The embodiments described herein are not limited to the fiber optic equipment drawer 20 described above. Some or all of the features of the fiber optic drawer 20 can be incorporated into other drawers, chassis or other fiber optic equipment to support and access the fiber optic module. For example, FIGS. 24-32B illustrate fiber optic equipment configured to support one or more fiber optic equipment trays, each configured to support one or more fiber optic modules. Fig. 5 illustrates a modified embodiment of a fiber optic device including a drawer. In this regard, FIG. 24 illustrates another example fiber optic equipment 310. The exemplary fiber optic equipment 310 may be provided at a data distribution center or central office to support an inter-cable optical fiber connection and manage a plurality of optical fiber cable connections. The optical fiber device 310 includes a fiber optic device chassis 312 (hereinafter, simply referred to as “chassis 312”). The chassis 312 is configured to be installed in a fiber optic equipment rack, such as the fiber optic equipment rack 14 described above and shown in FIG. 1, if desired. The chassis 312 shown in FIG. 24 is of 1U-size, but can be designed to be any other U-size desired, and “U” is 1.75 inches high (4. 45cm) or any other desired height standard.

  As shown in FIG. 24 and described in detail herein below, the chassis 312 has a fiber optic equipment drawer 320 that supports one or more pullable fiber optic equipment trays 322. Yes. The fiber optic equipment tray 322 is configured to support one or more fiber optic modules (not shown). The fiber optic equipment tray 322 in this embodiment is the same or essentially the same as the fiber optic equipment tray 22 described above and shown in FIGS. 14A-15 and 17. The fiber optic module supported by the fiber optic equipment tray 322 may be the same or essentially the same as the fiber optic module 26 described above and shown in FIGS. 16A and 16B. The fiber optic equipment tray 322 can be moved out of the fiber optic equipment drawer 320 and back into the fiber optic equipment drawer 320. Any number of fiber optic equipment trays 322 can be provided. Any number of fiber optic modules can be supported by the fiber optic equipment tray 322. The fiber optic equipment tray 322 is hidden from view by the front chassis cover 324 located in front of the fiber optic equipment drawer 320 as part of the chassis 312 in FIG. A latch orifice 351 is provided in the front chassis cover 324 and in this embodiment supports a drawer door lock mechanism employing a push button 350 to lock the drawer door 328 to the front chassis cover 324 as described in detail below. It is like that. The fiber optic equipment drawer 320 can be withdrawn from the chassis 312 to access the fiber optic equipment tray 322 and the fiber optic modules supported therein.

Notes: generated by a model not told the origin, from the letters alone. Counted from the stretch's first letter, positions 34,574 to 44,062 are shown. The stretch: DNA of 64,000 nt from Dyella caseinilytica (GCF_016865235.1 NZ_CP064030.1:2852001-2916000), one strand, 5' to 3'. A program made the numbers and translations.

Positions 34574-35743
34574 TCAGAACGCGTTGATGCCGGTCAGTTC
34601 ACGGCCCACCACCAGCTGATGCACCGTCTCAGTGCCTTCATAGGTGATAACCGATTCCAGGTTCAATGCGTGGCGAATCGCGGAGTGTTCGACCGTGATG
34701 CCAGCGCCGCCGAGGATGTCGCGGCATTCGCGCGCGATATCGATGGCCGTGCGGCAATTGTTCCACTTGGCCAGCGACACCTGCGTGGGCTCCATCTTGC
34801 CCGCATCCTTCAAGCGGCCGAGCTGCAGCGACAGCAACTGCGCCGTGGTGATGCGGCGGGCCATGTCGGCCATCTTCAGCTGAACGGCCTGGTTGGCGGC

In the example of the fiber optic equipment 310 of FIG. 24, two fiber optic equipment trays 322 are supported by fiber optic equipment drawers 320, and each fiber optic equipment tray 322 supports four fiber optic modules 26. Each optical fiber module can support any number of optical fiber connections. If the fiber optic module housed in the fiber optic equipment tray 322 supports twelve fiber optic connections, a total of up to 96 fiber optic connections can be provided by the fiber optic equipment drawer 320, The fiber optic equipment drawer 320 is not limited to this density.

  25A and 25B are provided to outline certain performance and features of the fiber optic equipment 310 and fiber optic equipment drawer 320 of FIG. Embodiments of these capabilities and features are described in detail herein. 25A is a front perspective view of the chassis 312 and the fiber optic equipment drawer 320. FIG. FIG. 25B is a side view of the chassis 312 and the fiber optic equipment drawer 320. As shown in FIG. 25A, the front chassis cover 324 and the rear chassis cover 325 (FIG. 24) have been removed from the chassis 312 so that they are supported by the fiber optic equipment tray 322 in the fiber optic equipment drawer 320. The optical fiber module is visible. When the fiber optic equipment drawer 320 is pulled out of the chassis 312, the fiber optic module installed in the fiber optic equipment tray 322 is pulled out of the chassis 312 to access the fiber optic module and the supported fiber optic connections therein. can do. As shown in FIGS. 25A and 25B, the fiber optic equipment drawer 320 is fully withdrawn or withdrawn from the chassis 312 and tilted downward. When the fiber optic equipment drawer 320 is tilted downward, the optical fiber module 26 installed in the fiber optic equipment drawer 20 can be tilted downward as desired, as shown in FIGS. 25A and 25B. . The downward inclination of the fiber optic equipment drawer 320 may be particularly useful when the fiber optic equipment drawer 320 is located at a high position within the fiber optic equipment rack. If desired, the desired fiber optic module to be accessed can be further pulled out to improve accessibility by pulling the fiber optic equipment tray 322 supporting the fiber optic module from the fiber optic equipment drawer 320.